Developing your workforce of tomorrow exclusive roundtable with Accenture, SABIC and Imperial Tobac

Written by
Changeboard Team

24 Feb 2015

24 Feb 2015 • by Changeboard Team

Susanne Bjerre Mortensen, HR lead ME, Accenture

Accenture’s most important asset is its people, so attracting and recruiting top talent is key to our success. We offer recruits the opportunity to work with highly motivated people who have ‘can do’ attitudes and are committed to achieving outstanding results.

They can collaborate with, learn from and be coached by the very best – supportive, approachable leaders and colleagues with great expertise across all areas of our business. Our team culture offers a diverse network of skilled, respected colleagues and leaders who are committed to helping people – and ultimately our clients – succeed. 

We also offer a variety of opportunities to tailor a career, develop specialised expertise and grow professionally, including coaching, training and on-the-job experiences. We recognise that people have different priorities in their lives at different times – so we adopt a flexible approach which encourages them to strike the right balance between work and personal life.

We have a structured performance management process with set objectives and continuous feedback. During the feedback sessions individual expectations are explained along with any development needs. Every year we evaluate and calibrate employee contributions to foster an environment where we can identify top talent and development needs.

Developing future capability

We are introducing internships in some of the GCC countries and at universities outside this region where we know local talent undertake their master’s degrees. We also participate in career fairs held at tier 1 schools in the GCC and visit universities for seminars and presentations on Accenture. 

Perhaps most importantly, we make extensive efforts to attract young talent through social media. For example, we use LinkedIn and Facebook to develop relationships with people looking for careers – and those who have not yet thought about Accenture as a potential employer. These dialogues allow us to get to know potential recruits over time. 

There needs to be a strong partnership between university outputs and industry needs to help develop the next generation of employees who have the skills and aptitude to succeed in the workplace. 

We focus on reskilling – deeper skilling, new skilling – with our people, and continue this throughout their careers. In some countries, we are working with several leading companies as well as governments to help close the skills gap. Additionally, through our global corporate citizenship focus Skills to Succeed, we have committed to equipping 700,000 people around the world by 2015 with the skills to get a job or build a business. And our people are very involved with more than 200 active initiatives around the world.

Addressing development needs

We like to say that we hire the best people and help them become even better. We believe that specialised skills and development opportunities are vital to short- and long-term growth, and we offer industry-leading training and development. Last year, we invested more than US$870 million in training and professional development, providing approximately 80 hours to each employee. Everyone who works with us has a dedicated career counsellor, as well as access to our mentoring programmes and employee resource groups that focus on the special interests of each individual. Our employees are part of a variety of projects that require them to use their ingenuity, intelligence and ability to solve problems. As a truly international business, we are able to tap into an extensive network of talent and experience. This means our employees are continually exposed to bright minds and world-class thinking.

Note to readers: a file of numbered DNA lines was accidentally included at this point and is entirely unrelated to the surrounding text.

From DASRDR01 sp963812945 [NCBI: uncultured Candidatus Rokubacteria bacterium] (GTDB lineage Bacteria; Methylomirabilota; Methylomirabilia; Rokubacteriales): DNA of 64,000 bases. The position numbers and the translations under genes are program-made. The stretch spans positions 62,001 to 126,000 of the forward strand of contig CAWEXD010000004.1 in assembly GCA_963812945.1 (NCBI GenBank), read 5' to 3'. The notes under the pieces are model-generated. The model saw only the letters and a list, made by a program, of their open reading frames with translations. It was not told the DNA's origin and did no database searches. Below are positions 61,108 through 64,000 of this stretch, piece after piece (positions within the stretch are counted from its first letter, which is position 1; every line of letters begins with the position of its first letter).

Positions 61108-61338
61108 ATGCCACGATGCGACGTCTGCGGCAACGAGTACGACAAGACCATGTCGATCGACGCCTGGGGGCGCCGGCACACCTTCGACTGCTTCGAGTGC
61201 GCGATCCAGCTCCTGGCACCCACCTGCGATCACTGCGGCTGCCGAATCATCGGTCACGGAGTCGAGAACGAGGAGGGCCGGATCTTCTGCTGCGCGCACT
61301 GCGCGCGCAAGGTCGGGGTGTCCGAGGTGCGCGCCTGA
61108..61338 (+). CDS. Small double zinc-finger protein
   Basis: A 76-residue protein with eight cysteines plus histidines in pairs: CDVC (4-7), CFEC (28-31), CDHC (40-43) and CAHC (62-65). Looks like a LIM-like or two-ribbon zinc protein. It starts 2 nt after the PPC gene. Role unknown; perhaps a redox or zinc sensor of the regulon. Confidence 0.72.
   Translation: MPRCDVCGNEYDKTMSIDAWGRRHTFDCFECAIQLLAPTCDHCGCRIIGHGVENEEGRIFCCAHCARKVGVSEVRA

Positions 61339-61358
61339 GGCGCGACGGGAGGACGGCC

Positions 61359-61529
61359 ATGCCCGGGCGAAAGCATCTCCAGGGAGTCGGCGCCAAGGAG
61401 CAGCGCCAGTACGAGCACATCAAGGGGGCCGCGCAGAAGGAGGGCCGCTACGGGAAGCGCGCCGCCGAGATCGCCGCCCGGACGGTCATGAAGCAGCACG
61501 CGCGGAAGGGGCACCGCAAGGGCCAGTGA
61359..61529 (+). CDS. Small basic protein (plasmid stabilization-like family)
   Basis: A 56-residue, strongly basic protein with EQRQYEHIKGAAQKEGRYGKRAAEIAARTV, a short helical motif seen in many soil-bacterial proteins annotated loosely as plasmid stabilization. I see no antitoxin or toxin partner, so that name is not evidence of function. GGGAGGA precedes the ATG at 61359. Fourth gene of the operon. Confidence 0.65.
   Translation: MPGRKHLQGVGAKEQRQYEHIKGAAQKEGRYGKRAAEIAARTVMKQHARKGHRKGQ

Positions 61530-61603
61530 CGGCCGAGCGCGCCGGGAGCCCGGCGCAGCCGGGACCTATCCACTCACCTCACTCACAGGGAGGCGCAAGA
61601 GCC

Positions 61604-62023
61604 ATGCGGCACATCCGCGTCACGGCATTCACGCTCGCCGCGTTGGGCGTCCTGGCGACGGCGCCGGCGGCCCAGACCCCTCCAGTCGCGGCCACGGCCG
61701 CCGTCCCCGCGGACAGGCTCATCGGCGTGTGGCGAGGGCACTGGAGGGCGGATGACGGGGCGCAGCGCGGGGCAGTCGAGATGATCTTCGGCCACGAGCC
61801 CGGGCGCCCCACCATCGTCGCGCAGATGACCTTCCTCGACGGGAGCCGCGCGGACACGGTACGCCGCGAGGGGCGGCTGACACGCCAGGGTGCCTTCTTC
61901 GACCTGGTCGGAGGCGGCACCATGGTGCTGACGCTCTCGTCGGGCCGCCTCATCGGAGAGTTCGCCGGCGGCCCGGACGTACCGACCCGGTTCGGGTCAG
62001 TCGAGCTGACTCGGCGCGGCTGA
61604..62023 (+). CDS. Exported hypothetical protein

Clarity, variety and performance management

We have found that employees like clarity in their career paths. Our retention rates are healthy and I believe this is because employees feel they are developing. We have a long history of developing and training employees up to and at a high level. It takes talent to keep talent.

Our performance management process and the yearly rating and comparative process can help us identify top talent that is ready for a fast-paced career trajectory, or the technology expert that needs further specialisation to be best in class within his or her field. 

We offer our employees a steady stream of diverse and meaningful career opportunities – including in different industries, geographies and parts of our business – throughout their careers with Accenture. 

It is one of the many ways we let our employees know that they don’t have to leave us to get a new job.

Andy Irons, HR business partner, SABIC

Recruiting top talent is a collective responsibility. Our approach combines using employees’ external networks, specialist recruitment agencies, LinkedIn and other social media sites, as well as in-house recruitment and talent acquisition services.

Perhaps most important is the culture we nurture through the CEO and his senior leadership team. SABIC has a very strong MEA brand that is rapidly developing in other regions.

In the past three years, our brand has expanded around the globe, especially in Asia and the Americas – this has significantly contributed to our ability to attract top talent.

Several years ago a comprehensive end-to-end talent management process was introduced that ensured a consistent approach throughout our global operations. 

With 40,000 employees worldwide, this was a significant undertaking and the process has improved year on year.